Great points. Your comment made me realize that it is time for me to really shorten the description of my past job from the early 00s. The tech we used is all obsolete and can be skipped or glossed over. The skills I gained there that are still helping me in my work today were 24/7 production support and cross-team work to bring a project from its requirements stage all the way to deployment. So that should (in some form) stay and the rest needs to go. Thank you!

        1. BugHuntress*

          The community of this site is (generally) so awesome. I love seeing someone get inspired from someone else’s comment. :)

          1. RebelwithMouseyHair*

            I came to update my business English, since I’ve been abroad longer than I ever was in the UK, and stayed for moments like this! (OK, and for venting sometimes)

    5. Nanani*

      If they’re relevant, they’re relevant. You can cut jobs where the experience is either redundant or not relevant to what you’re applying for now. It’s not about a magic number of years or bullet points, it’s about thinking through what makes the strongest case.
      So, don’t stress out.

  13. fogharty*

    OP#2, I’m surprised that the principal seemed concerned that a student was used by a teacher to destroy property. That should have been worth a talk, at least.

    1. KoiFeeder*

      There’s a lot of crummy principals out there. I went to a school where the principal would’ve encouraged teachers to use students she wanted to be rid of as proxies for that sort of thing, and another where the principal didn’t want to be bothered with dealing with the students at all and would get very upset with teachers bringing kids in for any reason. And that’s just my experiences as a student, with the teachers (presumably) taking the worst of it.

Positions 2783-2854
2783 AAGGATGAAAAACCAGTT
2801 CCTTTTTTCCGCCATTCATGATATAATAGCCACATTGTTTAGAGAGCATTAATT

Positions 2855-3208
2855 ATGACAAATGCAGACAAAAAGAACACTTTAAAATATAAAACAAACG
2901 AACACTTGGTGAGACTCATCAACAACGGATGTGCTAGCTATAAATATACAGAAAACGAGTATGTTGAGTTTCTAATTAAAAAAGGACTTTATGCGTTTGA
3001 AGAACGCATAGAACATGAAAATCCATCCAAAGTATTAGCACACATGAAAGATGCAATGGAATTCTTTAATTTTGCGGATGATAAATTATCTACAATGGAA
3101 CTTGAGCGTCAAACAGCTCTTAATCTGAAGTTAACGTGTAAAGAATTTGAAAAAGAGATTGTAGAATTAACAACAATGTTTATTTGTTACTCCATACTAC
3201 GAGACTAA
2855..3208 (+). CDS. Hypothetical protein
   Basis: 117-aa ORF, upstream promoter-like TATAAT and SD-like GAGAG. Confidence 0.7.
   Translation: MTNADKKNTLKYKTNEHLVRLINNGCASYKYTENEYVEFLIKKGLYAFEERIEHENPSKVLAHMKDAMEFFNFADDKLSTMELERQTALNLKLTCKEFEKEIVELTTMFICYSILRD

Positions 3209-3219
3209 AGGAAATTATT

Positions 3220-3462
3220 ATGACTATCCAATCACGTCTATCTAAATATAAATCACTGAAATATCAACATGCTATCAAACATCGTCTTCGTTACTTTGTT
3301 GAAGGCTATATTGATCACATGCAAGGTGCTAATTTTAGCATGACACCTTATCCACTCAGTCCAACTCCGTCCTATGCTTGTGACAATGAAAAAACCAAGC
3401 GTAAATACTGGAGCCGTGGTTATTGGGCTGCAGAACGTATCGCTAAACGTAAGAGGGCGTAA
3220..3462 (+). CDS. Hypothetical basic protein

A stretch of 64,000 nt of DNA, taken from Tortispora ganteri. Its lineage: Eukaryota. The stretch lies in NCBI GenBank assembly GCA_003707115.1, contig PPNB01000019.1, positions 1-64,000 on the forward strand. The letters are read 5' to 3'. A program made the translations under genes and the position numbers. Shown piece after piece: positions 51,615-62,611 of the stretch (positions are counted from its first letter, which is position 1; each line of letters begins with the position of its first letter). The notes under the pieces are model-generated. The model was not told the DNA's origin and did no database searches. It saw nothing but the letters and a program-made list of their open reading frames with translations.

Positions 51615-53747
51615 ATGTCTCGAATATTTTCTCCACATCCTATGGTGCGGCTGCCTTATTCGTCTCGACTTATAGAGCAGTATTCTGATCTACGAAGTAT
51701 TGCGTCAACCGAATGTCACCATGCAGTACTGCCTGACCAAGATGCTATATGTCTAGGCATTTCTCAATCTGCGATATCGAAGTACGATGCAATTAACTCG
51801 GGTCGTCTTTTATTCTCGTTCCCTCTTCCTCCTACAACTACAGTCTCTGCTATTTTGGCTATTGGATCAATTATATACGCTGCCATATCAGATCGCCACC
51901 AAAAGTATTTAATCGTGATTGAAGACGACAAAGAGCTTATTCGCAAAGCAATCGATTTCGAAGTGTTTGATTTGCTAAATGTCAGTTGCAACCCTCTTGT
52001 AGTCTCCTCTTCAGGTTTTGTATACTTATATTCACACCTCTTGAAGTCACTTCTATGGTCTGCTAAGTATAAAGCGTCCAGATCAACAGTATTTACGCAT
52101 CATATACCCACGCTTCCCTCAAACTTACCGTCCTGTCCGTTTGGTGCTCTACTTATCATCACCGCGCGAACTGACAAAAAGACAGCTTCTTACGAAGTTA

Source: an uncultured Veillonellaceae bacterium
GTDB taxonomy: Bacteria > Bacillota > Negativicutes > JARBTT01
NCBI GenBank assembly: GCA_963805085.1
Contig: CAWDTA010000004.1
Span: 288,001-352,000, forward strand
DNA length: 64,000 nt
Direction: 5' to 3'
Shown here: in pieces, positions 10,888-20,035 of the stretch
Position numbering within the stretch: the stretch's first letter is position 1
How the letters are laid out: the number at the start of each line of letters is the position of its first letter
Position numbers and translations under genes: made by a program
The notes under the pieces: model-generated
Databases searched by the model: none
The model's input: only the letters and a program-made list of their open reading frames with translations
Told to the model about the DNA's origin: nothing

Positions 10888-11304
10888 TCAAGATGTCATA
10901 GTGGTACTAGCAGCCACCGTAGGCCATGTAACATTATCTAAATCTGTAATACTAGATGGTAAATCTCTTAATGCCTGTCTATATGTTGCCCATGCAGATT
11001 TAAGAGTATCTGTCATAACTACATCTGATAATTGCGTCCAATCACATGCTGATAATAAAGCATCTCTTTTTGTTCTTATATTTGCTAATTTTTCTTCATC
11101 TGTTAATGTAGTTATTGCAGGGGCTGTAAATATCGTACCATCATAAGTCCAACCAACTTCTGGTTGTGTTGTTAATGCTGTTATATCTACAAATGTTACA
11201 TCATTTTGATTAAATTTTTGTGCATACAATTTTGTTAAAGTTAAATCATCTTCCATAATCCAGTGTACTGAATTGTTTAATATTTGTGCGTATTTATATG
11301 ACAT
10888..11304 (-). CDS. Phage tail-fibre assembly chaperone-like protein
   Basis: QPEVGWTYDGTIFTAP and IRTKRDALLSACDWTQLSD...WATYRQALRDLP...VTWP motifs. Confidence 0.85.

And, you know, this is still lower on the totem pole of bad principals than the “refusing to provide a teacher medical care after a severe head injury” principal.

      1. Veteran teacher*

        Oh man, now THAT principal was unacceptable. But this principal is still so disappointingly bad. As a teacher, I’d say overall LW is better off, but I still really feel for Therese’s students. They have no choice. Too many principals look at tenure as an excuse to not even attempt to document, but that’s unacceptable! Therese will never be forced out if no one ever documents.

        1. lailaaaaah*

          Idk, I feel like some lifelong education staff (esp managers) kinda… forget there are individual kids getting impacted? A friend of mine works in a school where there’s one assistant who will literally just let kids gang up on another kid and beat them up right in front of her if she’s on break duty. The kids are traumatised, the parents are furious- but no one in management is actually willing to manage this person out, because she’s been there for ages and she’s nearing retirement, so they feel bad for her even though she’s putting the kids in danger.

    2. OP 2*

      Hi! Thank you for this. That principal was very clear about wanting to be hands-off when it came to interpersonal problems. Therese outranks me, so I think that’s why so little was done. But, I’m excited for this new job!

  14. Phony Genius*

    On #2, my inner screenwriter is picturing Therese doing her best to follow the LW to her new district and getting a job in that school just to continue her compulsive emulation.

  15. Niobium*

    I’m really glad Jane got a new job and I’m disappointed, although not surprised, by comments about trashing taking itself out. Jane is a person and making mistakes in one job doesn’t mean she’s trash. I think a little compassion goes a long way. I know some will now try to justify their comments, but I just feel being kind is a better way to go.

    1. Kate 2*

      She wasn’t very kind to the people she was making up ugly rumors about. Imagine if one of them was the victim of partner abuse, if that got around one or both could have been killed. It has happened before and will again. As it is she might have ruined their professional reputations.

    2. Are you Jane?*

      How is deliberately making up a false rumour a ‘mistake’? It wasn’t an error, she intended to do it.